Banks expect revolvers to make a slow return to credit card market

New customer additions in January 2022 stood at 13 lakh, down from 13.7 lakh in December 2021, even as the rate of customer addition hit a 19-month high of 15% year on year (YoY). Spends grew 35% YoY in January while moderating by 7% on a month-on-month basis.

As spends dipped in January after the euphoria of the festive season, banks are bracing for a quarter of lower fee income from credit cards. In addition, card issuers are having to contend with income loss due to a fall in the share of revolvers in their credit card portfolios.

New customer additions in January 2022 stood at 13 lakh, down from 13.7 lakh in December 2021, even as the rate of customer addition hit a 19-month high of 15% year on year (YoY). Spends grew 35% YoY in January while moderating by 7% on a month-on-month basis.

Credit card customers are typically categorized as transactors and revolvers. Transactors are people who use their cards for spending, but prefer to clear their card bills by the due date. Revolvers are the ones who tend not to clear their dues in one go and incur interest payments on their spends. According to estimates by people in the industry, the share of revolvers in the credit card market used to be around 40% pre-Covid and it has shrunk to 28% now.

Bankers expect that it may be a while before the revolvers make a return to the market. Sanjeev Moghe, EVP & head – cards and payments, Axis Bank, said the system may see a much higher share of revolvers only in FY25 or later. “The share of revolvers has fallen by varying extents for all banks because the portfolios that got the moratorium and were written off during the last two years were mostly revolver portfolios. It might take about two years or more for the system to return to the previous levels of revolvers,” he said.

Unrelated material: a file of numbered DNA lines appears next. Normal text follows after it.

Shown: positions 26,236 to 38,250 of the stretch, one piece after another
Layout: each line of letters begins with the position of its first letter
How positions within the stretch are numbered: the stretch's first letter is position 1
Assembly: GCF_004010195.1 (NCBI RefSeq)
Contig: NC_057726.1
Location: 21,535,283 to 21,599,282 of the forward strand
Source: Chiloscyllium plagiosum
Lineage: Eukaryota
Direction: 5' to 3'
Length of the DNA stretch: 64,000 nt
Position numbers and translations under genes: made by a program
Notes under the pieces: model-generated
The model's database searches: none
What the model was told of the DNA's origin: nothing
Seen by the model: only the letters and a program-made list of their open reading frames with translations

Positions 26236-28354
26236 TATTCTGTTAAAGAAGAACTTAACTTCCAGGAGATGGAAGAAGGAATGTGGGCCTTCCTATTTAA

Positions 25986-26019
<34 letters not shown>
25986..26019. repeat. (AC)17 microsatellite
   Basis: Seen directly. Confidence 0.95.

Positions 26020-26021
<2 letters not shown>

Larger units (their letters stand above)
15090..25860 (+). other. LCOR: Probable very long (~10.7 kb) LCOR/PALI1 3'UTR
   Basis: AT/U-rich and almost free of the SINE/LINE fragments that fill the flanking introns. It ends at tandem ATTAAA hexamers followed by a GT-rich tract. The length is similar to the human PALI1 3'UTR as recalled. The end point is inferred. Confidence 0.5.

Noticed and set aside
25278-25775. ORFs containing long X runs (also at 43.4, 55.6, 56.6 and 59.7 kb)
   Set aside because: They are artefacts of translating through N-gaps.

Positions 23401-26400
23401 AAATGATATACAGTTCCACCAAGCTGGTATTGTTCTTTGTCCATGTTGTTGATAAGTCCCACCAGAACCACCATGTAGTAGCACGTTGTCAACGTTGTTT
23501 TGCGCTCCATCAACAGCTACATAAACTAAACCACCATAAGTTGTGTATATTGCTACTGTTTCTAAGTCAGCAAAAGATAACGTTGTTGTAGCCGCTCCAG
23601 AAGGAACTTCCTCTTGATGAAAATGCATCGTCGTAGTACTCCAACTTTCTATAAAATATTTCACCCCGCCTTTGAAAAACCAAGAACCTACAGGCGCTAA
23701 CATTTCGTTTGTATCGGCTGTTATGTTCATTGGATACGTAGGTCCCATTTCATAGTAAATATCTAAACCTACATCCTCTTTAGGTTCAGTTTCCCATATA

Others are more optimistic and they feel an improving economic environment may bring back people’s confidence in borrowing on their credit cards. Customers have avoided higher-cost borrowings amid the uncertainty of the pandemic, said a senior executive with a large private bank. “Initially there were fewer avenues to spend. When things opened up the second wave came and banks started to tighten conditions. The cycle is now coming back and it will be a few quarters before improved revolving behavior plays out in our revenues,” he said.

Axis Securities took a similar view in its March 8 report. “We believe, with the Omricon variant causing no major disruption and restrictions being eased in Feb’22 and onwards, we expect the credit card spends and new customer sourcing to improve,” the broking firm said.

At the same time, card issuers would like to be cautious while increasing their exposure to revolvers as a steep and sudden increase could significantly raise the credit risk on their books.

The lower incidence of revolving behavior is resulting in relatively poor utilization of card limits, according to analysts. A report dated January 4 by Kotak Institutional Equities said utilization rates have dropped in nearly all segments of various ticket sizes. “The sharp drop in spending as well as repayment by cardholders could explain the drop in utilization rate,” the report said.

Leave a Comment

Your email address will not be published.